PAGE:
Most social media has some form of this; it’s usually based on who/what you already follow and who their friends are. On Twitter and Instagram, it seems to be exactly that: “Follow X? They’re friends with Y, whom you already follow.” But on Facebook, it’s pretty bad.

Under friend suggestions, about half seem to be friends of friends, but a good third are people I already dropped from my friends list — which means Facebook KNOWS I don’t want to follow them. The remainder seem to be fake or unused accounts, and a very small percentage are rabid religionists, regressives, or racists (or all three).

But the suggested pages/groups is where Facebook gets it very, very wrong. The following are pages/groups suggested for me today: Exotic Hunting In Texas, NFL Smack Talkers, Argumentative Atheists, The Pointe (a misspelled neighborhood in Ft. Worth), Seminole Area Online Garage Sales, Sports Memories Of Dallas, Society Of Grey (sic) Beard Bikers, Milky Mamas Breastfeeding Support Group, Pokemon Ultra Sun & Moon Trades, Brazoria County Community Updates, House Plant Lovers, and last but not least: “Beer, Boobs, Bacon and Bullets” (Facebook’s algorithm should know by now that I would reject this group purely for their missing Oxford comma, among other reasons).

Only one of those matches any keywords in my profile, other groups I’m in, or things I post about.

• Conclusion

With all the excited talk about artificial intelligence, behind-the-scenes metrics, and the huge worth of “big data”, I would have expected better by now. So far, it reminds me of a computer dating match service someone attempted at my college in the early 1990s. Each person filled out a survey, their answers were entered into a computer, and then we were each matched with someone entirely incompatible with us.

***

Related: Big Data Can’t Make You Buy Things (2015.07.01)

8 Comments
  1. 1. I use the British “grey”
    2. Social media isn’t here for you, me or any customers or their user experience. Changes in the way they work are for one reason only: profits.
    3. My ad mining experience is better than yours for the most part: it mostly suggests cameras I view and dream about buying.
    4. At Open Mic Nyte on Monday, we talked a lot about the value of pen to paper over the vanishingly huge online experience; in 20 years, that notebook will still be on the shelf, but good luck finding anything online from 2018 on social media. One of our regulars even suggested that the next generation will be ready to shed the border of the app scene and simplify.

    • Wil C. Fry says:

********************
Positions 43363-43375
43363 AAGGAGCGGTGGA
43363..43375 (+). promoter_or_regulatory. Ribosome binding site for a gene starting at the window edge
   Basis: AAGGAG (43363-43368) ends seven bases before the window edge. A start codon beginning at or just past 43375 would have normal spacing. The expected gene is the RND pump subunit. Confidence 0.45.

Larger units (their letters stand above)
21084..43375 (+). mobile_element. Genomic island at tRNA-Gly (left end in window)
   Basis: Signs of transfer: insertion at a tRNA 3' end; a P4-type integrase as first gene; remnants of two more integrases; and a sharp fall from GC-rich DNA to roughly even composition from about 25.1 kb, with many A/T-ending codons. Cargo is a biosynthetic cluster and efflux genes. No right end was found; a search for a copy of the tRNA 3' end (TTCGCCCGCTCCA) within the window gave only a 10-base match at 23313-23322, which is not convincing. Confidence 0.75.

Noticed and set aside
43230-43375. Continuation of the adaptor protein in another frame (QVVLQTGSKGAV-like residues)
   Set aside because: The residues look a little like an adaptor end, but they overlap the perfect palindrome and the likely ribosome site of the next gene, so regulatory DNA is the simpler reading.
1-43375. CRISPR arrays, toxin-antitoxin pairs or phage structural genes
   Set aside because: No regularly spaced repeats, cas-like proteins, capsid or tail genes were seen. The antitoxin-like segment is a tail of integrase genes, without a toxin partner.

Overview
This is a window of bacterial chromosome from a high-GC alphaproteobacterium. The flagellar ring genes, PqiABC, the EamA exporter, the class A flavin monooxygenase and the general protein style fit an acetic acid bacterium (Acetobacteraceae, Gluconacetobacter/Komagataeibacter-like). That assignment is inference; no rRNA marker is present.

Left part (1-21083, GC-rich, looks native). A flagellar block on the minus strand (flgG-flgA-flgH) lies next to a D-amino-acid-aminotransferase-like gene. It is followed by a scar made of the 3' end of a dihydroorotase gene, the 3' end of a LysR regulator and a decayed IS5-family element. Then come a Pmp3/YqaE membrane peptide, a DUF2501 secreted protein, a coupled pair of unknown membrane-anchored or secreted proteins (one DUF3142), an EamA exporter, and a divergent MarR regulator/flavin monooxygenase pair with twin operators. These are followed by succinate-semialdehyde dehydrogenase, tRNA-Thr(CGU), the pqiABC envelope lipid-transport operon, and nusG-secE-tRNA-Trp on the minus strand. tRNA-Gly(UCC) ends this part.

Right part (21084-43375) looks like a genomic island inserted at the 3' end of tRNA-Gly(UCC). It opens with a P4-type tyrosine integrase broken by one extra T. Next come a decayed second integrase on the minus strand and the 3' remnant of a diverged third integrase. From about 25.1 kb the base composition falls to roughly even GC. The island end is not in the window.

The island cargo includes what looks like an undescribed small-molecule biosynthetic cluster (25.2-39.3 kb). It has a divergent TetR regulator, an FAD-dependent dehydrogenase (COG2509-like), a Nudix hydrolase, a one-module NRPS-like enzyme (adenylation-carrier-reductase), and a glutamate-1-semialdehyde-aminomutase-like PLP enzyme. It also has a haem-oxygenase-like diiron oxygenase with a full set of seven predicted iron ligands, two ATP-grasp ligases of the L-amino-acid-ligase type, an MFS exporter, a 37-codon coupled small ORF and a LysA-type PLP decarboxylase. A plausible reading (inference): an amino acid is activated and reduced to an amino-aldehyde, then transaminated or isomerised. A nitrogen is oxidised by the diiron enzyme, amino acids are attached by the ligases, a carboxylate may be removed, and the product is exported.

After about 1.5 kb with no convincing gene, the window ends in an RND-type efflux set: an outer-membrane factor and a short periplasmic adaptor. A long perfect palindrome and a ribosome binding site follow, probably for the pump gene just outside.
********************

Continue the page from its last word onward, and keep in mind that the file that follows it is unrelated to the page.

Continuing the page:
1. I think one of my sisters does that too. I don’t really care; I inserted the “(sic)” mostly for fun. :-)

      2. Very true. But they don’t exist without us either. Instagram, for example, has lost a LOT of my viewing time by their extremely out-of-order timeline. Last night, I checked again and immediately saw “two days ago”, so I closed the app.

      3. That’s good to know. Perhaps I’m more difficult to scrutinize, or my interests are too broad and shifting for today’s algorithms to parse… Maybe in a few years I’ll see some improvement. :-) (Also, I know we’re too old to be their target demographic…)

      4. That’s certainly true for almost everyone. Though I no longer keep a paper journal, I do store all my content privately first, before uploading/posting — and make regular backups. Perhaps one of these days, I’ll format my journal files a little more tightly and splurge on a printed version just in case.

  2. Dana says:

    who for all I know kept drugs in it

    Remind me not to select you as a juror. ;-)

  3. Dana says:

    Please tell me if the ads you see on social media are helpful at all for you.

    About 60% percent of the time, they’re pretty spot on. But I’m also very good at filtering out noise so I often don’t even see ads on social media apps (I know they’re there; they just don’t register on my radar).

    I agree, Oxford commas are important. You do know that’s a generational preference, though. We’re an old and dying breed.

    • Wil C. Fry says:

      Oxford comma: without it, I always read the final two items in a list as belonging together more than the other — separated by commas — items. :-)

      Filtering: Yeah, I filter the ads most of the time too. I think it’s the really worthless ones that stand out in my mind the most. On Twitter, I seem to see a lot of DiGiornio (however you spell it) Pizza ads. Of all the store-bought pizzas I’ve tried, I like that on the least, LOL.

      Otherwise, I’m glad they’re “spot-on” for you most of the time. :-)

      • Dana says:

        Oxford comma: without it, I always read the final two items in a list as belonging together more than the other — separated by commas — items.

        That’s my husband’s favorite rant. Nothing like a missing Oxford comma to set him off.

        As for the ads – I don’t even use a ad-blocker, I just have finely honed tunnel vision. A chicken or the egg issue – either I have the sort of personality that hones in on important facts and ignores the rest and therefore I was drawn to law, or because I’ve been a lawyer for 25 years, I’ve learned to ignore extraneous non-relevant items…